From The Editor: The Future Site

A 524Kb PDF of this article as it appeared in the magazine—complete with images—is available by clicking HERE

The construction industry has lagged behind in modernizing its manufacturing processes, especially when compared to other industries. There is no shortage of reasons for this preservation. The design build process has a huge number of moving parts. Implementing a revolutionary change is a major undertaking. If a few of the parts resist, the result is an even clunkier moving whole.

Construction is one of the largest, most profitable industries in the world estimated at 6+ trillion dollars, a behemoth accounting for 10% of global GDP. But with all of its economic might, the industry cannot keep up with the demands of emerging economies. Global population in urban areas is projected to double over the next four decades. This will not only strain the world's (aging) infrastructures and resources, but the cost to meet these needs exceed the ability to pay for it by 4 times.

Technology is the only way to bridge the gap. While there has been tremendous progress in civil and structural design software, data acquisition tools, 3D machine control and fleet monitoring, the lack of cohesive data flow accessible throughout the construction lifecycle remain. Houston we have a problem.

This big data challenge along with the massive business opportunity has caught the eyes of Google. Bits and pieces began appearing across the internet last October about a secretive initiative at Google X that began in January 2011, code named Genie. The new technology claims to halve constructions costs while shortening the deliverables by 30-60%. Genie is described as "a platform with online based planning applications to help architects and engineers in the design process."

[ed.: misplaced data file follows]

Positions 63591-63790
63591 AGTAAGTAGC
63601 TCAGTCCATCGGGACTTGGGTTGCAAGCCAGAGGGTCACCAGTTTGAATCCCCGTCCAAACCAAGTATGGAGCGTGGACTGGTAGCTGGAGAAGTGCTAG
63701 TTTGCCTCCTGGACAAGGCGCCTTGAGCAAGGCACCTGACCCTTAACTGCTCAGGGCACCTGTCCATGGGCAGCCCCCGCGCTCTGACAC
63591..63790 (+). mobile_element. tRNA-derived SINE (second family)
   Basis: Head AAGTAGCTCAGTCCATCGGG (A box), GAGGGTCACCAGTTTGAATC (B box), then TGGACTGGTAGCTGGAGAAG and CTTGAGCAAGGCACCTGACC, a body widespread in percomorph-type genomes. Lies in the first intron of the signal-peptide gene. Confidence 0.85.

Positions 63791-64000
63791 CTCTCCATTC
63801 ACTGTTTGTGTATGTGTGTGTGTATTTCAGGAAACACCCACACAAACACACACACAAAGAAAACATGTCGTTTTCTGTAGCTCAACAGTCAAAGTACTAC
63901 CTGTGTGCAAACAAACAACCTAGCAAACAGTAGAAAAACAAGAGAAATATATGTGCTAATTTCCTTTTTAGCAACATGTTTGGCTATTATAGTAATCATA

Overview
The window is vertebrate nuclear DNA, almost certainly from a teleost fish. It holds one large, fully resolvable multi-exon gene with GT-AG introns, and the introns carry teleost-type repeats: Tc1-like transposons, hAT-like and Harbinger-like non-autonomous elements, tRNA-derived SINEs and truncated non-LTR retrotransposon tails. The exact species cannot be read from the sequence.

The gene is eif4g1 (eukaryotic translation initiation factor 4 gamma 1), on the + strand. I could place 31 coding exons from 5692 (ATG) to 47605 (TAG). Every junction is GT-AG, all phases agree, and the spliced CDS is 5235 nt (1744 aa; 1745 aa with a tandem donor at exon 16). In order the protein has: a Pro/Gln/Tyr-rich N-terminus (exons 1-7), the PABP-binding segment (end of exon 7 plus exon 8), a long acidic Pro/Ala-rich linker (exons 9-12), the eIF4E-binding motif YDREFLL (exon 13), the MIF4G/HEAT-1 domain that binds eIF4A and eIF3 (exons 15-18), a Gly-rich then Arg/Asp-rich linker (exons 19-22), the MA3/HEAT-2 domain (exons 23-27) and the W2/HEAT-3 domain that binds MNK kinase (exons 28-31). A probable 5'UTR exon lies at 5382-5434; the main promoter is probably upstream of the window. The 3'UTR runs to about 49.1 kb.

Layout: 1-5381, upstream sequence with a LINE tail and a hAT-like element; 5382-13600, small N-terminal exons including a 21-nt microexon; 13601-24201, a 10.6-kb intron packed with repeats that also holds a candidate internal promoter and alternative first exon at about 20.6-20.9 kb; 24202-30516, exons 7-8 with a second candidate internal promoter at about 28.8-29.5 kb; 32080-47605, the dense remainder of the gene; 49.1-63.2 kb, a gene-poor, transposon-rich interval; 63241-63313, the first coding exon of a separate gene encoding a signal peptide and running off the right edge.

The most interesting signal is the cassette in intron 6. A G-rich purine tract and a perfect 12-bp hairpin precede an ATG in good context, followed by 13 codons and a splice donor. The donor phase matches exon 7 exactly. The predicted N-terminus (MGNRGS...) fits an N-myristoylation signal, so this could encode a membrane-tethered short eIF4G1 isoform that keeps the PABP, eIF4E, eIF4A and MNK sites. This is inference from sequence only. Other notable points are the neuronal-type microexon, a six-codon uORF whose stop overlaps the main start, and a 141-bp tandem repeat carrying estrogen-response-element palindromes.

Genie would live upstream from Google Maps which is fast becoming an operating system in its own right. Structures could be considered as schematic maps. If sites, utilities and buildings where designed within the same ecosystem, in essence, the structures would already be accurately mapped from inception. Global access to a central database through such design tools, constantly updated by professional crowdsourcing, would not be that far off from what Google is doing with Google Maps. It is a living, breathing database. The impact on efficiency compared to today's archaic methods would shake the very foundation of the AEC IT establishment and truly be worthy of the revolution title. Could this be the secret sauce that glues all of our efforts together? Time will tell.

It's a new year. Breath in the fresh opportunities technology will afford you and your business, and remember, change will prevail.

Cheers,
Randy Noland, Managing Editor/Cofounder

A 524Kb PDF of this article as it appeared in the magazine—complete with images—is available by clicking HERE

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